5. Tanah Lot
The beautiful Tanah Lot is an offshore natural rock formation where Pura (temple) of Tanah lot resides. This temple has long become one of the most anticipated place-to-visit by tourist because of the iconic temple and rock formation silhouette shape during sunset. Many classic postcard has featured the majestic silhouette of Tanah Lot temple with a golden sunset in the background (which help coined the ‘picture perfect’ term).
History said that the rock formation first found by a priest named Nirartha in 15th century. Later the priest told the fishermen that resides the area to build a shrine to worship Balinese sea Gods and he named the temple ‘Tanah Lot’ which literally translated to ‘Land in the Sea’.
6. Tirta Gangga
An exquisite landmark on East Bali area, Tirta Gangga is a grandious water palace filled with lush gardens, pond containing huge koi fish and spring fed pool. The palace was built around 1940-1950 by the heir of former Karangasem King, Gusti Gede Djelantik, for a recreational purpose.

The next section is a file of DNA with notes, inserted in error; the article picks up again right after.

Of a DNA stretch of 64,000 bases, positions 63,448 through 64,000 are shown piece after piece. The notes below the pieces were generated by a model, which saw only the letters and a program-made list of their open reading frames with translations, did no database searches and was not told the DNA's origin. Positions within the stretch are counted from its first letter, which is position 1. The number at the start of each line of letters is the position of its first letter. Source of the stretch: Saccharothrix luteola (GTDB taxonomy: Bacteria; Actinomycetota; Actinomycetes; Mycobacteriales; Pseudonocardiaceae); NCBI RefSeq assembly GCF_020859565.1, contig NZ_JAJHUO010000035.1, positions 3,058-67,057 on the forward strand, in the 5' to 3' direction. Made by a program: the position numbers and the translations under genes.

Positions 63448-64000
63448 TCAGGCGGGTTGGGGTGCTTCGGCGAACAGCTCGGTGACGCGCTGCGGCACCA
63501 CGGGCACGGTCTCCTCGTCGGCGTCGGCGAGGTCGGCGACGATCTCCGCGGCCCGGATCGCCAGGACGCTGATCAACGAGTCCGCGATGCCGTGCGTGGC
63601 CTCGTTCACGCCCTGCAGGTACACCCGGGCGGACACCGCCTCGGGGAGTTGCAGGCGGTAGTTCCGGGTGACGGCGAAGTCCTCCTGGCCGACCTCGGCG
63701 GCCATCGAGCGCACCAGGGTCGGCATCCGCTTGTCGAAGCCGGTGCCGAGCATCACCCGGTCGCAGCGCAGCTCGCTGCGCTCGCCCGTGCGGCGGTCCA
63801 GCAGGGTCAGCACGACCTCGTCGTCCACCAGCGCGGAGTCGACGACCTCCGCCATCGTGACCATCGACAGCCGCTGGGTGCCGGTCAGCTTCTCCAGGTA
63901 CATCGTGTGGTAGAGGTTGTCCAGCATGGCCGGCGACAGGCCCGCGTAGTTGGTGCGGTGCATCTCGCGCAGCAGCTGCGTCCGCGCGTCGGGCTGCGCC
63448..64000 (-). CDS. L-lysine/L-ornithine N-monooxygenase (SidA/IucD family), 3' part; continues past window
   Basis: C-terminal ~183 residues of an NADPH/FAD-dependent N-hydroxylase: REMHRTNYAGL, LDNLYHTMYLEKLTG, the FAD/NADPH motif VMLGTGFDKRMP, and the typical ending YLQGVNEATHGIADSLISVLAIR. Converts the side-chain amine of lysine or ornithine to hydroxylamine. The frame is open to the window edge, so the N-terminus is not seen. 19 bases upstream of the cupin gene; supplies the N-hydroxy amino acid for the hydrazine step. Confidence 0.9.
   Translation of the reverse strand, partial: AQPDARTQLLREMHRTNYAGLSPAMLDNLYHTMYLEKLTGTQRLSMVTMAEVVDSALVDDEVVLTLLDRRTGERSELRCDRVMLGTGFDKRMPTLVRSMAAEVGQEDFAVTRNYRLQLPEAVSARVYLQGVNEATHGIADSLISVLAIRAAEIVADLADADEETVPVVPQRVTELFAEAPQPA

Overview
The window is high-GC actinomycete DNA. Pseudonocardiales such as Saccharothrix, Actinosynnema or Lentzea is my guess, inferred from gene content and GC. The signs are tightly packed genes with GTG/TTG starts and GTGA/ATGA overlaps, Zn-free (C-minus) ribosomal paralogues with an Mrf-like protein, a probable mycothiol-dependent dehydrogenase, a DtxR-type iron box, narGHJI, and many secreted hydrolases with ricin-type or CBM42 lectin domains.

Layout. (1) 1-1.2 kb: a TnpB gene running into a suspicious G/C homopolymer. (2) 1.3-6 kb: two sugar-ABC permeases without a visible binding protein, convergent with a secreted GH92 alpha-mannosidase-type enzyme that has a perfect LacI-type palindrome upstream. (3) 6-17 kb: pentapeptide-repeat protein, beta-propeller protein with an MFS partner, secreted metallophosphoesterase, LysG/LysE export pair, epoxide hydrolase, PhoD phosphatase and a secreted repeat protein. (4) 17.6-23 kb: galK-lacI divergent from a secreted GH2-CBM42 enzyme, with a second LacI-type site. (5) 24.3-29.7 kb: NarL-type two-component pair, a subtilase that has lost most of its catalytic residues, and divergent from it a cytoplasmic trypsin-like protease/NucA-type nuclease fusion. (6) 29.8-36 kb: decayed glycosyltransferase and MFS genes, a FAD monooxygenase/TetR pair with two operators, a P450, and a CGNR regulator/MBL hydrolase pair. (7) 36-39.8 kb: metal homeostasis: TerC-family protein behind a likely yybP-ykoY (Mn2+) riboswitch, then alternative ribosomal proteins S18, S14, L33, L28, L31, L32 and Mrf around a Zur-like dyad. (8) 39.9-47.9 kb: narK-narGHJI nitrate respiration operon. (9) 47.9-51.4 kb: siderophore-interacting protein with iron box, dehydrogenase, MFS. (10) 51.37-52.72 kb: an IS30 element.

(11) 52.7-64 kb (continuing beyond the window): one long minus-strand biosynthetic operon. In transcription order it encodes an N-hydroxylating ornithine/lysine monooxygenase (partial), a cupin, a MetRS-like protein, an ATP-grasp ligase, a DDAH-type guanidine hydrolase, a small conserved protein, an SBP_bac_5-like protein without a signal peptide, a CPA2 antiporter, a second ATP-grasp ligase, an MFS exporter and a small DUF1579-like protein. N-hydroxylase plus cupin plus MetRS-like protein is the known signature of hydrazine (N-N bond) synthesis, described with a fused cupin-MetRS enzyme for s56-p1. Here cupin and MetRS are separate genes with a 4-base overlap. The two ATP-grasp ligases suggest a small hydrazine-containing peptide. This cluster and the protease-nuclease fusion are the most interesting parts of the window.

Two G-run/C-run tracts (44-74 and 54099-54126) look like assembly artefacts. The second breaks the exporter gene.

As a site, Tirta Gangga holds a magnificent ancient look with lovely maze of pool and fountains surrounded by beautiful garden, carved walls and statues. A true Balinese culture manifestation, this is the place to unwind and even find your inner adventure sense as you can stroll around the remains of the majestic building. You can bathe in the pools around the area by paying a small token to local caretaker. Experience is the keyword here, so don’t hesitate to try everything! This is one of the greatest areas in Bali to walk around with many small roads and paths to explore. No protocol road, so use your instinct and stroll to the beaten track surrounded by postcard-perfect rice paddy fields.
7. Goa Gajah